Results
46 of the 78 families in our cohort (59%) have mutations in 8 of the 10 known loci (ACD, CEBPA, DDX41, GATA2, RUNX1, SRP72, TERC and TERT). In 32 families of unknown aetiology, whole exome sequencing (WES) was performed and a mean of 422 non-synonymous variants were found per sample. The chosen criteria have allowed us to limit the search to the most relevant germline mutations in our cohort, reducing the number of new candidate disease genes to nine with shared nonsynonymous variants: ATP13A4, COL2A1, DNAJC10, GLDC, LRP2, MAN1C1, PDCD4, SEC23B and TFIP11.

Conclusion
We have identified nine new potential candidate disease genes in familial MDS/AML. However, a single unifying candidate gene has not been identified, suggesting genetic heterogeneity. Further studies will establish which of these can be assigned as true ‘familial MDS/AML’ disease genes.

Session topic: Acute myeloid leukemia - Biology 2

Keyword(s): Familial, MDS/AML, Mutation analysis
Abstract: P545

Type: Poster Presentation

Presentation during EHA21: On Saturday, June 11, 2016 from 17:30 - 19:00

Location: Poster area (Hall H)

Background
Myelodysplastic syndrome (MDS) and acute myeloid leukaemia (AML) are related heterogeneous haematopoietic stem cell clonal disorders characterised by defective haematopoiesis and premature mortality in many patients. The majority of MDS and AML cases are sporadic but there are also rare cases (<5%) where two or more affected individuals are found within the same family (familial MDS/AML). Familial MDS/AML patients represent a high-risk population who require unique follow-up and treatment strategies to achieve cancer risk reduction, prevention and best management. To date, heterozygous germline mutations in 10 disease genes (ACD, ANKRD26, CEBPA, DDX41, ETV6, GATA2, RUNX1, SRP72, TERC and TERT) have been associated with the inherited predisposition in these families, but explain only 50-60% of cases.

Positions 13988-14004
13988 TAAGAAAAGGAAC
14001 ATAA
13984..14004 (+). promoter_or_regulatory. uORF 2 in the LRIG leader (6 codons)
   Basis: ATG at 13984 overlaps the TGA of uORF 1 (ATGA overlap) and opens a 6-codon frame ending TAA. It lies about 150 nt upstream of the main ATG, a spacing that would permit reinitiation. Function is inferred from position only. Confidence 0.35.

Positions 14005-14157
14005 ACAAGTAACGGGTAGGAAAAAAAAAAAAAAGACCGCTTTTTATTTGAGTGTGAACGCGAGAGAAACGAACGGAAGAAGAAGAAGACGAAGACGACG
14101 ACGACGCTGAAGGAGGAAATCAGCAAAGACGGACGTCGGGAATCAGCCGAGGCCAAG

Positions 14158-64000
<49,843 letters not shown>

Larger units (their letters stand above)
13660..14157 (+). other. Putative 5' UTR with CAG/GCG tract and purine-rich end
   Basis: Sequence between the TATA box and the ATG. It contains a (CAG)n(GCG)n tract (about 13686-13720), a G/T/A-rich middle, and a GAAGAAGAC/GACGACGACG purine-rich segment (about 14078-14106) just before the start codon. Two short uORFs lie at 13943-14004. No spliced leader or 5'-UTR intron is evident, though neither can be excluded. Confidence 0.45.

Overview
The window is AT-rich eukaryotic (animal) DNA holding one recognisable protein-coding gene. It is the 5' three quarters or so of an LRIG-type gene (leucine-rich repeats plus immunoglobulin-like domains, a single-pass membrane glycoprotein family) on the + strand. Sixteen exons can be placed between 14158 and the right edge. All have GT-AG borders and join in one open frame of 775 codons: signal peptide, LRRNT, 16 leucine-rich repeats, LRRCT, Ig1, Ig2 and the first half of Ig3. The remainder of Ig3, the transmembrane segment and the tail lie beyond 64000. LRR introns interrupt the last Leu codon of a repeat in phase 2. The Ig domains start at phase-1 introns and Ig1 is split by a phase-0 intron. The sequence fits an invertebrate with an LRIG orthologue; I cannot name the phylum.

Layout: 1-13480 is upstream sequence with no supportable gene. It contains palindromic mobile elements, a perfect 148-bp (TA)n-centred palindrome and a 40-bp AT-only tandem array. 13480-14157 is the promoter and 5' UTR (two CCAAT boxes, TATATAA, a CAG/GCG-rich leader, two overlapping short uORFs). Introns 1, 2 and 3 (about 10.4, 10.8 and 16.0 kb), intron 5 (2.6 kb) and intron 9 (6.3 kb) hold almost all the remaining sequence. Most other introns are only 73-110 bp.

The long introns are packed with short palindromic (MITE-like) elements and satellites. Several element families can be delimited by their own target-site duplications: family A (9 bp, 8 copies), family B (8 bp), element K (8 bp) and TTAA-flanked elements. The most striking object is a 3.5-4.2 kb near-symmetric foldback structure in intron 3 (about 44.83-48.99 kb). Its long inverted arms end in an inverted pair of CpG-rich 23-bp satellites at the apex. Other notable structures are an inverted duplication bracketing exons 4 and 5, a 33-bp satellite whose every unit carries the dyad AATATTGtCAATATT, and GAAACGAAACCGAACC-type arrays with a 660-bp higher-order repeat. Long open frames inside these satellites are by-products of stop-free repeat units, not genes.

Aims
To identify new germ-line mutations in families with MDS/AML of unknown aetiology

Methods
Bone marrow or peripheral blood samples were collected from 78 families, where two or more members have been diagnosed with a haematological disease (AML, MDS, aplastic anaemia or thrombocytopenia) but including at least one with MDS or AML.  Each index case of these families was tested for mutation in the 10 known disease genes using deep targeted sequencing. Whole exome sequencing (WES) was performed in families with still unknown aetiology. Exome libraries were prepared using Illumina Nextera reagents and sequenced on the HiSeq2000. Germline variant calling was performed using GATK and all functional variants were selected. We used the following criteria to enrich for genes with pathogenic relevance: (i) recurrent genes (those with mutations in at least two families); (ii) novel variants or genetic lesions, not described in dbSNP137, ExAC, HAPMAP or the 1000 Genomes projects; (iii) functional annotation based on both PolyPhen scores (> 0.850) and the MutationTaster algorithm (disease causing) to assess pathogenicity. 

Results
46 of the 78 families in our cohort (59%) have mutations in 8 of the 10 known loci (ACD, CEBPA, DDX41, GATA2, RUNX1, SRP72, TERC and TERT). In 32 families of unknown aetiology, whole exome sequencing (WES) was performed and a mean of 422 non-synonymous variants were found per sample. The chosen criteria have allowed us to limit the search to the most relevant germline mutations in our cohort, reducing the number of new candidate disease genes to nine with shared nonsynonymous variants: ATP13A4, COL2A1, DNAJC10, GLDC, LRP2, MAN1C1, PDCD4, SEC23B and TFIP11.

Conclusion
We have identified nine new potential candidate disease genes in familial MDS/AML. However, a single unifying candidate gene has not been identified, suggesting genetic heterogeneity. Further studies will establish which of these can be assigned as true ‘familial MDS/AML’ disease genes.

Session topic: Acute myeloid leukemia - Biology 2

Keyword(s): Familial, MDS/AML, Mutation analysis